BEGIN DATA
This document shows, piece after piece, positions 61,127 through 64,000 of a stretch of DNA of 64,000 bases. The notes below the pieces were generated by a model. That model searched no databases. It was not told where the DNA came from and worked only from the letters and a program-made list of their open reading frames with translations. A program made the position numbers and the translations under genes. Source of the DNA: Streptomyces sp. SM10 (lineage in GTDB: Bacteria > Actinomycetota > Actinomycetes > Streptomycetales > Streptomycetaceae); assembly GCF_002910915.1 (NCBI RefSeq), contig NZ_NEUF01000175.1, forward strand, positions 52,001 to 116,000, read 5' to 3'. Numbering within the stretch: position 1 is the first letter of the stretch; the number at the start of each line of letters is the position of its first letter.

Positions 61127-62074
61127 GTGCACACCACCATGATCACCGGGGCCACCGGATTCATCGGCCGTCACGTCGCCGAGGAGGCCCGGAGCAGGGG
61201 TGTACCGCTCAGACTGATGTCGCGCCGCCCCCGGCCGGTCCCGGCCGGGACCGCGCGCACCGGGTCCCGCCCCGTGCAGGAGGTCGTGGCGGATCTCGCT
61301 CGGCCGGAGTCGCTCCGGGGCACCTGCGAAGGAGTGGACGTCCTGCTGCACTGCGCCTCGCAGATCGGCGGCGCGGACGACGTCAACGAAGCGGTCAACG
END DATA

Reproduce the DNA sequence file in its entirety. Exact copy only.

This document shows, piece after piece, positions 61,127 through 64,000 of a stretch of DNA of 64,000 bases. The notes below the pieces were generated by a model. That model searched no databases. It was not told where the DNA came from and worked only from the letters and a program-made list of their open reading frames with translations. A program made the position numbers and the translations under genes. Source of the DNA: Streptomyces sp. SM10 (lineage in GTDB: Bacteria > Actinomycetota > Actinomycetes > Streptomycetales > Streptomycetaceae); assembly GCF_002910915.1 (NCBI RefSeq), contig NZ_NEUF01000175.1, forward strand, positions 52,001 to 116,000, read 5' to 3'. Numbering within the stretch: position 1 is the first letter of the stretch; the number at the start of each line of letters is the position of its first letter.

Positions 61127-62074
61127 GTGCACACCACCATGATCACCGGGGCCACCGGATTCATCGGCCGTCACGTCGCCGAGGAGGCCCGGAGCAGGGG
61201 TGTACCGCTCAGACTGATGTCGCGCCGCCCCCGGCCGGTCCCGGCCGGGACCGCGCGCACCGGGTCCCGCCCCGTGCAGGAGGTCGTGGCGGATCTCGCT
61301 CGGCCGGAGTCGCTCCGGGGCACCTGCGAAGGAGTGGACGTCCTGCTGCACTGCGCCTCGCAGATCGGCGGCGCGGACGACGTCAACGAAGCGGTCAACG